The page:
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Sonoma County has suspended an innovative 16-month-old program to help property owners finance solar installations and other energy-saving retrofits after a federal agency announced Tuesday that such programs present a risk to giant government-chartered mortgage lenders.

The decision prevents new applications and freezes 578 pending applications with the county's Energy Independence Program. It does not affect participants who signed their deals with the county before Tuesday.

Still, the suspension of new business — and the federal guidelines prompting it — are a significant blow to the momentum and money flowing toward energy efficiency and green building locally, said county officials, contractors and others.

Some experts say the new guidelines also could affect many mortgage holders with no connection to the county's program by lowering loan limits.

"We were astounded, with all the emphasis the federal government is putting on energy efficiency .<TH>.<TH>. that the program would be deemed unacceptable," said Valerie Brown, chairwoman of the Sonoma County Board of Supervisors.

"It's just a disaster," said Craig Thompson, vice president of the Redwood Empire Redmodelers Association. Thompson said that a dozen of the association's 75 members have invested thousands of dollars each to gain certification in energy retrofit work since the program started in March 2009.

"That investment is now lost," he said.

The county initiative is one of number of government-financed home and business retrofit programs called Property Assessed Clean Energy, or PACE, that have been authorized by 22 states and supported by the Obama administration with $150 million in stimulus funding.

Sonoma County's program, the nation's first ongoing countywide program, has loaned $30 million for more than 1,000 residential and commercial improvement projects, including window and door upgrades and renewable power systems such as rooftop solar panels.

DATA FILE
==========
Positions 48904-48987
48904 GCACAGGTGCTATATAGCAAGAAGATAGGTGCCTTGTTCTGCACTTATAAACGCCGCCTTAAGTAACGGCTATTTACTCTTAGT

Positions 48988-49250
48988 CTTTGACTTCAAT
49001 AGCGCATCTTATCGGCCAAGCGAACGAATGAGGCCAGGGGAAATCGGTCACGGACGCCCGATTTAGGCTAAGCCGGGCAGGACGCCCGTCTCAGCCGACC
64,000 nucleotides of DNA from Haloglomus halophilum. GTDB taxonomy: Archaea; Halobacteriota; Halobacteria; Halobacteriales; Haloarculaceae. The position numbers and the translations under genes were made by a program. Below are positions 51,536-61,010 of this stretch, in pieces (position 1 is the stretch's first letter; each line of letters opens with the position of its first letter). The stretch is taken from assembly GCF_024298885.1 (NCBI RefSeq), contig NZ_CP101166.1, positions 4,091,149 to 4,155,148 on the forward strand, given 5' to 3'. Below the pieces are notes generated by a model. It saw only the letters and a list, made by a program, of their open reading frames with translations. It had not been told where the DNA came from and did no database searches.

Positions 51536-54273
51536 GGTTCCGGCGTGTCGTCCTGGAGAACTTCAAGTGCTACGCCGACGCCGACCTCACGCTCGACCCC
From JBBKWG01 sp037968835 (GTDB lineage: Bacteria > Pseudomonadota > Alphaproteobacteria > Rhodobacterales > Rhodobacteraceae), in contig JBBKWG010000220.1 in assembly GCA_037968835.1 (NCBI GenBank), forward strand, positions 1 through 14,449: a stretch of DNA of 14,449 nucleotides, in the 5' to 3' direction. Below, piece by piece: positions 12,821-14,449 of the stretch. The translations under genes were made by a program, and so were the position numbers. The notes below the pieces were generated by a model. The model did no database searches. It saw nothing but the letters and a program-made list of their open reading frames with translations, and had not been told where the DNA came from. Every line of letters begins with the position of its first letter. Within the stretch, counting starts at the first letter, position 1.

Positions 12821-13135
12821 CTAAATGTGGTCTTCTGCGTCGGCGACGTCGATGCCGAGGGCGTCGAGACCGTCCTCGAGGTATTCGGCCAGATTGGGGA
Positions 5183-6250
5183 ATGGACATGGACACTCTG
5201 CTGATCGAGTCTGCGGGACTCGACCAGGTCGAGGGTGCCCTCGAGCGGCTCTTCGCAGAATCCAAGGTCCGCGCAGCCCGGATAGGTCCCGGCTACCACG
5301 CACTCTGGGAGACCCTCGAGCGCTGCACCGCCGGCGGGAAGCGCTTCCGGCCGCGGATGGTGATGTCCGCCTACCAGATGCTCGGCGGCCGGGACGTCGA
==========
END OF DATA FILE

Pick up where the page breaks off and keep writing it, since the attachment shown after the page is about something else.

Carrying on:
The county pays for the retrofits through municipal bonds and then places liens on the properties, which owners repay over a 20-year maximum term, plus interest, through their annual property tax bill.

The Federal Housing Finance Agency said Tuesday that such arrangements "present significant risk to lenders" and "are not essential for successful programs to spur energy conservation."

Federal officials took issue with the fact that PACE liens, like other property tax assessments, take priority over the mortgage if the borrower defaults.

County officials have said the money at stake isn't that much. In a foreclosure on a home with $10,000 worth of energy improvements, for example, the county would seek only back taxes — $500, plus interest, for each year of unmade payments — and not the full amount of the project debt, according to officials.

So far, no borrowers with a PACE lien have defaulted in Sonoma County, according to officials, and county records show that homeowners participating in the energy retrofit program are half as likely to default on their tax bill as non-participating homeowners.

A spokeswoman for the Federal Housing Finance Agency was not able to determine Wednesday how much money lenders have lost or stand to lose because of loan defaults associated with PACE programs.